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18-06-2015, 07:22

Botswana (Bechuanaland Protectorate): Colonial Period

Before the 1885 imposition of colonial rule, three types of Europeans had a major impact on Botswana: traders, missionaries, and Boers. Trade had existed with the Boers at the Cape and the Portuguese stations of coastal Angola and Mozambique since the early eighteenth century. Game products, including ivory, ostrich feathers, and skins, were traded over long distances and sold for guns and other goods from Asia, the Americas, and Europe. The London Missionary Society (LMS) sent missionaries as early as 1816 to work among the southern Batswana, but it wasn’t until 1822 that Robert Moffat visited Kgosi Makaba II of the Bangwaketse to establish the first permanent mission. The famous explorer and missionary David Livingstone started the first church and school in Botswana at Kolobeng in 1845.

European contacts remained infrequent except for those of the South African Boers, who seized land from the Batswana for grazing cattle. The Batswana peoples traded for guns and combined their military strength to resist Boer incursions into their lands. Under the excellent leadership of Kgosi Sechele I, the Botswana were repeatedly able to drive the Boers back to the South African Republics in 1852 and 1853. In January 1853, a peace agreement was signed between the Batswana and the Boers.

Relations between the two groups remained tense for many years, due to border disputes and cattle raiding. Between 1882 and 1884 there were conflicts among the southern Batswana and Transvaal mercenaries; but the British administrators at Cape Town were not prepared to militarily intervene, following their withdrawal from the Transvaal in 1881. In 1885, the British unilaterally proclaimed the Bechuanaland Protectorate to counter Germany’s occupation of Namibia and the growing infiltration of German soldiers, traders, and missionaries into Ngamiland. Ngamiland’s wildlife resources, especially elephants, were abundant due to the Okavango River that flows into the region and forms a large delta. The Batswana peoples had conquered the region and consolidated their military power by selling ivory for guns and horses. Kgosi Moremi signed two mining concessions with British traders in the late 1880s, which led to Britain’s successful bid for the region in 1890.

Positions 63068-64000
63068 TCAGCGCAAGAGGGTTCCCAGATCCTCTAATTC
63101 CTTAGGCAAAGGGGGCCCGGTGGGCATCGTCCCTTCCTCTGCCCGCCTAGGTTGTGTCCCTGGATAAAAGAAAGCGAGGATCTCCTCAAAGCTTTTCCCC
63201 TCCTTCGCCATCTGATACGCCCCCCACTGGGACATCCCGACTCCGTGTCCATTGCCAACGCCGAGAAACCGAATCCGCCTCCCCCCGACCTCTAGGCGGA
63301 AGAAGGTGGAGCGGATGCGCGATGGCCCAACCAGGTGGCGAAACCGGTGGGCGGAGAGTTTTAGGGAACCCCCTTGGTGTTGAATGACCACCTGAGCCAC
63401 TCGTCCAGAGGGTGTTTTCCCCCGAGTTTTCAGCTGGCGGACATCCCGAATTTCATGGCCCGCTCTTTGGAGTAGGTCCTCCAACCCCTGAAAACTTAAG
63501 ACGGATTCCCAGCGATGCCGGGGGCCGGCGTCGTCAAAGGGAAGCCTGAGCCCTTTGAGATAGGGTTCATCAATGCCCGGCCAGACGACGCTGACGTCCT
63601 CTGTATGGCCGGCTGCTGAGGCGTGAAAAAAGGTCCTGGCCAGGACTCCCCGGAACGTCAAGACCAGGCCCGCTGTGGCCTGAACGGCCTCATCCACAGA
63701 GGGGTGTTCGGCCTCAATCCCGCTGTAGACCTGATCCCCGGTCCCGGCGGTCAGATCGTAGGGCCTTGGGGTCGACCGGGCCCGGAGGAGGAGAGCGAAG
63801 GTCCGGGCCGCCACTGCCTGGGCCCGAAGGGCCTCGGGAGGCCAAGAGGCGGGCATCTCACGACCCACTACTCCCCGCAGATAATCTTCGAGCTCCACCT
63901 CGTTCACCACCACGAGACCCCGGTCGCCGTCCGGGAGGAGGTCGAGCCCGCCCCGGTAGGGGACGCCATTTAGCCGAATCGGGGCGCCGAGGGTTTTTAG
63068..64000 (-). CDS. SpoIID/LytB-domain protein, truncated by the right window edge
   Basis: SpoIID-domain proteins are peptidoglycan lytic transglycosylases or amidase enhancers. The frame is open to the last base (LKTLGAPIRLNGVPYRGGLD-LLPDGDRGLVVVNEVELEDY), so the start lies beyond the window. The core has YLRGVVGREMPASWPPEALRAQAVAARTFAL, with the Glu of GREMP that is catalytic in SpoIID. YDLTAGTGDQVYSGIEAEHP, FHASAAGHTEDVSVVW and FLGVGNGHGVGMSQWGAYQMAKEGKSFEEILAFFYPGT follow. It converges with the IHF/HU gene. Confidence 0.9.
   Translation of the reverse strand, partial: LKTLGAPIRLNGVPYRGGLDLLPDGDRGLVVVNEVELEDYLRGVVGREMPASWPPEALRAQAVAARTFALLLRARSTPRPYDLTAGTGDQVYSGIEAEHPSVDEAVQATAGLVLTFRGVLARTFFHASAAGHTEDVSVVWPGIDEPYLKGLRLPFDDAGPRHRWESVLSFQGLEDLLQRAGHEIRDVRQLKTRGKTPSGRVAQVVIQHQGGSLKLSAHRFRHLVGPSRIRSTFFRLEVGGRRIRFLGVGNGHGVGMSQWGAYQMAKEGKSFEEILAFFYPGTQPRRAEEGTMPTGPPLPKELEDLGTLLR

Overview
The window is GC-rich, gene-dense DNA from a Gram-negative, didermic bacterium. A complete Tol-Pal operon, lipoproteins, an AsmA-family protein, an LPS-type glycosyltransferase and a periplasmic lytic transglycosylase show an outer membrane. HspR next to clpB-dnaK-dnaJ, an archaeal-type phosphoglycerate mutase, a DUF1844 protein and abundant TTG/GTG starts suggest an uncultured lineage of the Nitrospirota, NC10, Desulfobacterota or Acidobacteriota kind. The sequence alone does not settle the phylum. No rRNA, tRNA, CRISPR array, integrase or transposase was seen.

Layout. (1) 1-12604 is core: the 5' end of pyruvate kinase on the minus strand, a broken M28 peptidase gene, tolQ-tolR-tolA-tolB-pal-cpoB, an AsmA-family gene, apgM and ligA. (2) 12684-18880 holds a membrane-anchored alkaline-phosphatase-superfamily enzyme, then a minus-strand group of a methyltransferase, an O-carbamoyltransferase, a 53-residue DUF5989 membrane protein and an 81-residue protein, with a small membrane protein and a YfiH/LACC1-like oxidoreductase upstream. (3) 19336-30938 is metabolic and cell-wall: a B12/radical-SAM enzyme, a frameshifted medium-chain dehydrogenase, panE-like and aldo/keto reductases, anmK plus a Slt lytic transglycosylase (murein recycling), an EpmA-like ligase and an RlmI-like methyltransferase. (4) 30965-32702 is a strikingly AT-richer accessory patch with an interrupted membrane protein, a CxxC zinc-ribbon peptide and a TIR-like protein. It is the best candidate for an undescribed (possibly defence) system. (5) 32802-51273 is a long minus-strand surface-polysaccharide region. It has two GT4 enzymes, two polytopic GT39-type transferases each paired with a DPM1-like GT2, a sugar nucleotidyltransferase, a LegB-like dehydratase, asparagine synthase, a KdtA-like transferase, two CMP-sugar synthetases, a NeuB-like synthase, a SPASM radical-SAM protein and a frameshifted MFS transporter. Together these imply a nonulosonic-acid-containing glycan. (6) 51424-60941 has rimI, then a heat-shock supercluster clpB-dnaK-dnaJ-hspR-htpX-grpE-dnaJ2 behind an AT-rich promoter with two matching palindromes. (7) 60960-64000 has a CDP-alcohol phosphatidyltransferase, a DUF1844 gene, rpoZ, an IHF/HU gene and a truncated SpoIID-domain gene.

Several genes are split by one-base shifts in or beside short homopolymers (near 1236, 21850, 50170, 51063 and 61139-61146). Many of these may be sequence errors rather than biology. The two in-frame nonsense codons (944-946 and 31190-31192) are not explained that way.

The British colonization of southern Batswana began with the 1871 annexation of territory containing the newly discovered diamond fields in and around Kimberly, South Africa. Recognizing that the mineral discoveries would lead to greater white settlement near the border, the Batswana formed another confederation to counter Boer raids on cattleposts inside Botswana. When Kgosi Khama of the Bangwato peoples asked for British support in keeping the Boers out of his territory, the British led an expedition to the region under the leadership of Charles Warren. Warren’s main task was the enforcement of land promises made by Cecil Rhodes to the Boers, not the protection of Batswana interests. By May 1886 a British land commission, chaired by Rhodes’s close associate Sidney Shippard, had robbed the Batswana living south of the Molopo of 92 per cent of their land. Shippard, who became known as morena maaka (lord of lies), was then appointed as Bechuanaland’s administrator.

Meanwhile, the British government decided to end any possibility of a link between German Namibia and the Transvaal by extending the Bechuanaland Protectorate north of the Molopo River to include the southern half of Botswana. In March 1885, Warren was instructed to communicate this development to the Batswana leadership. Most Batswana dikgosi (chiefs) objected to colonial rule, especially Sechele and his son Sebele of the Bakwena. Khama had been convinced by the LMS missionary, John Mackenzie, that the British presence was a good thing and, despite Bangwato opposition, offered extensive lands for British settlement.

Fortunately, the British government accepted its South African high commissioner’s conclusion that “as to the country north of the Molopo River. . . . it appears to me that we have no interest in it, except as a road to the interior.” Subsequently, the British government refused the offer of settler land and ordered that the chiefs should rule over their own peoples. The British presence north of the Molopo would be limited to occasional police patrols and very limited settlement and administration. The Molopo River was the administrative dividing line; the lands south of the river became part of the colony of British Bechuanaland, which was later incorporated into South Africa. The Bechuanaland Protectorate north of the Molopo survived to become Botswana.